When most guests think of Bonnet House, they will likely imagine pristine gardens, luxurious spaces, and fine artwork from across the globe. But one of the most exquisite aspects of Bonnet House often goes overlooked: the floors. At Bonnet House, each room has a different flooring concept. To site a few examples, some rooms, like The Studio, Dining Room and Bamboo Bar contain terrazzo with bronze expansion joints, and the flooring in The Main Orchid Display House is made of roughly finished coral. From Helen’s Music Room to Evelyn’s Bedroom, each room has unique flooring features that are worth remembering!
The most unique floors in all of Bonnet House Estate, however, are the Ojus [Oi-yo] tiles found in the Drawing Room and the Shell Museum. The tiles were named after the Ojus Rock Company quarry that was opened after the turn of the last century. The techniques used to make the tiles was imported from the Mediterranean long before Florida became a state. Each tile can be unique in size, shape and color, as you may notice in the Shell Museum. Unlike the thin walled, but highly decorative glazed tiles, Ojus tiles are thick and heavy, and are sun-dried rather than kiln-dried, making it easier to produce needed quantities.
These tiles are often used for exterior application or high traffic areas as these thick tiles do not require a solid foundation, but can be placed on level ground, are weather tolerant, have more “grip” than glazed tiles, seldom move, can sustain heavy loads without breaking, and rarely chip. Interestingly, after centuries of island colonization, properties that do not have clear deeds or land titles use the hurricane proof tiles to re-establish property lines when there are disputes or a disaster devastates a property.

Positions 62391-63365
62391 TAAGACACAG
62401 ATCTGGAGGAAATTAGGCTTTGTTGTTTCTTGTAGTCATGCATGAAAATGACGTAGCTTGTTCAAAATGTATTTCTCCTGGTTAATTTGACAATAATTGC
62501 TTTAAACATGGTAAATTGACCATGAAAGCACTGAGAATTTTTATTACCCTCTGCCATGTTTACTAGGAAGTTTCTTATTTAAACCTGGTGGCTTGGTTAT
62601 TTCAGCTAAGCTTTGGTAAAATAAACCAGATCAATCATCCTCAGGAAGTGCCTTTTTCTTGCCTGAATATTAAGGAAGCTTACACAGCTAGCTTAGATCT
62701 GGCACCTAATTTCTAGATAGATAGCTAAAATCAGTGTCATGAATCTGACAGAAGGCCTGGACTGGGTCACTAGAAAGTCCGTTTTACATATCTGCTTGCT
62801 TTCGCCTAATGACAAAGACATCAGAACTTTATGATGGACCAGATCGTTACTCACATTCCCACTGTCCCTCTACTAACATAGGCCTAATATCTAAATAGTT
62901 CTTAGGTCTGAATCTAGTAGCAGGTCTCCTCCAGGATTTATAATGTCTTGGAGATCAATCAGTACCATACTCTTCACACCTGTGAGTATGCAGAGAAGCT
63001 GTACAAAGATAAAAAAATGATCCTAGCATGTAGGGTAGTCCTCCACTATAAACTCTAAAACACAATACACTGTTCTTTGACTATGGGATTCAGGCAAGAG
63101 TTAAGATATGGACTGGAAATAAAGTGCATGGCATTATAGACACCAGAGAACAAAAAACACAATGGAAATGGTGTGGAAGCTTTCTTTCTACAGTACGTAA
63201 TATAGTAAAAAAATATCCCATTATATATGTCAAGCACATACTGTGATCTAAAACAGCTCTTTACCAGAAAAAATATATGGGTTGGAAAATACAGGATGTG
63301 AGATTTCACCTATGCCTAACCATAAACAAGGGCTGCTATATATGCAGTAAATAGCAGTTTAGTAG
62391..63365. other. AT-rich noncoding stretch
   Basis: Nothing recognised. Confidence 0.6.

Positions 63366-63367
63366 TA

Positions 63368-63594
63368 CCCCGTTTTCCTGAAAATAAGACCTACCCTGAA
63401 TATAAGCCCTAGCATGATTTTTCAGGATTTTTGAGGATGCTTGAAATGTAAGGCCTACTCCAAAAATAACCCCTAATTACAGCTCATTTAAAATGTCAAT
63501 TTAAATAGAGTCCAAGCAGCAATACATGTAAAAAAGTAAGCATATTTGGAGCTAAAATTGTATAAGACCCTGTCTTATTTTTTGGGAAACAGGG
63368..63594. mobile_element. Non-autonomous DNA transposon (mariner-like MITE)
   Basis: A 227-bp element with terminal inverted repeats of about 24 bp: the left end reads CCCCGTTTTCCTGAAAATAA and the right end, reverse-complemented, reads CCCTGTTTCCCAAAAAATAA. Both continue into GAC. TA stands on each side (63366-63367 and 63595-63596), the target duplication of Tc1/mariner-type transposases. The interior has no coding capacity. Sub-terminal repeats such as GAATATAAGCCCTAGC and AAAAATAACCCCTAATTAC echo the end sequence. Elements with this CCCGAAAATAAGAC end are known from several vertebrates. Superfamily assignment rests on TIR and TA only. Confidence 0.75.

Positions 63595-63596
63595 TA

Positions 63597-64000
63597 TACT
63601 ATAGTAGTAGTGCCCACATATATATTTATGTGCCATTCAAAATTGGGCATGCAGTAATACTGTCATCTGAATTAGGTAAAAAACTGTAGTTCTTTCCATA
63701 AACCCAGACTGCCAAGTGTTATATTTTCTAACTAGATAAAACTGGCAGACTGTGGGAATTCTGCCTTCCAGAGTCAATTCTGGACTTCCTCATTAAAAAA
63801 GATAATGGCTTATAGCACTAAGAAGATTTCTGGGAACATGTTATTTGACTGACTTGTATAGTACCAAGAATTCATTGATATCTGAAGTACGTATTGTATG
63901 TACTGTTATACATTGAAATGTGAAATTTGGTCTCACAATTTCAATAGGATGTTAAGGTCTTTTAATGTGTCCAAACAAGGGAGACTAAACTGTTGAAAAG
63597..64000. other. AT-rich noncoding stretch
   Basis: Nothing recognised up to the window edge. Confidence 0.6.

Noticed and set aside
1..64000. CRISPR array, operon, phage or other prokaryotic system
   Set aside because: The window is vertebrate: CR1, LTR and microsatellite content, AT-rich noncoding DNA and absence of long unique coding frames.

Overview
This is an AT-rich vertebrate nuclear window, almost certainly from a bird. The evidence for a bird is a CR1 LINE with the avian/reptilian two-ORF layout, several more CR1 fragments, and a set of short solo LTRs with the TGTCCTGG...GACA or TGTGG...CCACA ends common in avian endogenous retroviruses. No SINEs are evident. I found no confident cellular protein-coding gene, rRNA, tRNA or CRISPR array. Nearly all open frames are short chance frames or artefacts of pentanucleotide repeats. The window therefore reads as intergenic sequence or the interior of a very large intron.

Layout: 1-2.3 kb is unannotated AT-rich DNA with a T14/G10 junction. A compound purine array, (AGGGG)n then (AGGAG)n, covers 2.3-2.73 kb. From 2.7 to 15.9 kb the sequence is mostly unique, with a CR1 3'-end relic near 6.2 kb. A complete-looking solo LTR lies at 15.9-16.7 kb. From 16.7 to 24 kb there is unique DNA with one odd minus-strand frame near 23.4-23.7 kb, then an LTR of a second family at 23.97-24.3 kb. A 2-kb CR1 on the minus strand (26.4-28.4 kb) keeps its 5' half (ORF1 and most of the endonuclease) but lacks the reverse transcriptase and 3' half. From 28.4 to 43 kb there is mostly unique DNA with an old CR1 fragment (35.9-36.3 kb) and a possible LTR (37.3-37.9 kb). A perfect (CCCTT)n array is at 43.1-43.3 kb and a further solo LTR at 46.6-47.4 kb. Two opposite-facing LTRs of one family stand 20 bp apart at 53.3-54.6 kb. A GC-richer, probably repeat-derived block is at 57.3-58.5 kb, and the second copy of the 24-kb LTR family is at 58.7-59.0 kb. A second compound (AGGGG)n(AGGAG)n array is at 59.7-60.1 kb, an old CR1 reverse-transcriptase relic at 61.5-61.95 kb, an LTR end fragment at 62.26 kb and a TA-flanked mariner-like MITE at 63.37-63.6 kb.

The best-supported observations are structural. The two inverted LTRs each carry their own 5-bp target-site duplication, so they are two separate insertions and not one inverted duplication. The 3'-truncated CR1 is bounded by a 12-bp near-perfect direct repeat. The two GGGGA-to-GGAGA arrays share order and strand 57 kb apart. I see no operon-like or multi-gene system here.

There are two methods to manufacture Ojus tiles. Initially both use a mold that is approximately three inches deep and filled with concrete. One technique uses pure white sand and calcium
carbonate in its concrete mix. Then, colored ink is immediately swirled into the surface before being sun dried. The second technique allows the initial pour to use regular mix sand. After drying, a slurry of pure white sand and calcium carbonate is poured as a top coat, and the ink is swirled into the surface. These tiles are still made by island artisans for home and commercial application.
Frederic and Hugh Taylor Birch knew what they were doing when they selected the heavier and thicker Ojus tiles for the Estate. They chose a flooring that would take a beating and last for more than a lifetime!
Next time you visit Bonnet House Museum & Gardens, don’t forget to look down and take in the beauty of our unique floors and tiles! If you have any questions about visiting Bonnet House, please contact us, and we’ll be happy to assist.